The pandemic has shown that opening educational and care facilities is not seen as a child’s right, but rather primarily as a way of ensuring work-life balance. The early-childhood education services, which have been available again to a limited extent since around the end of April 2020, were mainly reserved for children of parents working in essential services (and from late April 2020 also for children of solo parents), and were only used by one in ten children.
The shortcomings in the education system that already existed before the crisis have been heightened by the pandemic, and reducing educational services has had serious negative effects on the rights of many children and adolescents, such as the decline in education quality and intensification of educational inequality (Art. 28 and 29 UN CRC). Children also lacked quiet spaces and daily routine at home, which sometimes resulted in more frequent family conflicts and greater child-welfare risks (Art. 19). Mental strain, shortcomings in care and healthy eating habits (Art. 6 and 24), a lack of contact with peers (Art. 15) and educators, and less exercise and time spent outdoors, and less playing, culture and recreation (Art. 31) were additional consequences. Opportunities for undertaking extracurricular education and participating in (organised) youth work have been, and continue to be, massively reduced as a result of the coronavirus pandemic, with the consequences not yet clear.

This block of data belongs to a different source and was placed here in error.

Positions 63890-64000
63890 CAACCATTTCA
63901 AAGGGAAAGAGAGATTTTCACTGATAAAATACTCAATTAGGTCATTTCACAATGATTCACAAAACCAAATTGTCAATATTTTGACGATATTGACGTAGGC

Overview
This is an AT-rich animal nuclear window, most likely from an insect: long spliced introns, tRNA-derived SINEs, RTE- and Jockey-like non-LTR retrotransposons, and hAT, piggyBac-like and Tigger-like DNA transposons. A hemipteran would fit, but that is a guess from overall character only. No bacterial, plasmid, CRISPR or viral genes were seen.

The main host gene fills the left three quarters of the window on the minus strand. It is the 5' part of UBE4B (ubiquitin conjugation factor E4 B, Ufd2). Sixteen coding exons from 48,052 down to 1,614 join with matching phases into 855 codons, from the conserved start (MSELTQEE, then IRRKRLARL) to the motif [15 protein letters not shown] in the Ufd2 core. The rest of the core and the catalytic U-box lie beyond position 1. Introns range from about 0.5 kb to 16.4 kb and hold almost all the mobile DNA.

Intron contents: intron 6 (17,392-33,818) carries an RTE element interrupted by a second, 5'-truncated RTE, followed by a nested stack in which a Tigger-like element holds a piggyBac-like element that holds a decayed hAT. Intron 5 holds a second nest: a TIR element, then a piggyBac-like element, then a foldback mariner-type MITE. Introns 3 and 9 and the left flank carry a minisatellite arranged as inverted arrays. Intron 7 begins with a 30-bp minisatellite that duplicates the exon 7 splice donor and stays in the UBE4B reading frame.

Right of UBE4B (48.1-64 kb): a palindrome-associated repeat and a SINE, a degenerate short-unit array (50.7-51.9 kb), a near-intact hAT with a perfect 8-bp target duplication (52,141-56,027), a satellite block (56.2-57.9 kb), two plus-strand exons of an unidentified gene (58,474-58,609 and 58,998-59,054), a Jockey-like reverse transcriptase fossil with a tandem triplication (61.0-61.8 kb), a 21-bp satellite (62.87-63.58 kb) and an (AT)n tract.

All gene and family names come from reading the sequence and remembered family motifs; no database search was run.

Children and adolescents were not sufficiently involved – on their own behalf or through representatives – in dealing with the crisis itself. For instance, Germany’s Minister for Family Affairs was not invited to any of the federal government’s crisis talks, nor were children or adolescents systematically given the chance to contribute their priorities and ideas for coping with everyday life or restructuring educational services.
- The National Coalition Germany recommends that the UN Committee call on the German federal government to
- 01. Give greater weight to children’s rights to participation, support and protection to cater to their best interests in education, in addition to the infection-control considerations previously treated as a priority.
- 02. Ensure the digitisation of educational services goes hand in hand with further developing educational quality and inclusion, so that already disadvantaged children are not impacted even more negatively than other children.
- 03. Proactively involve children in tackling the crisis at educational and care facilities, listen to them, and appropriately take their opinion into account.
- 04. Ensure further scientific studies on pandemic events also always focus on the effects crises have on children and their rights, including particularly concentrating on already disadvantaged children, resilience factors among children and families, children’s participation in crises, and educational injustice.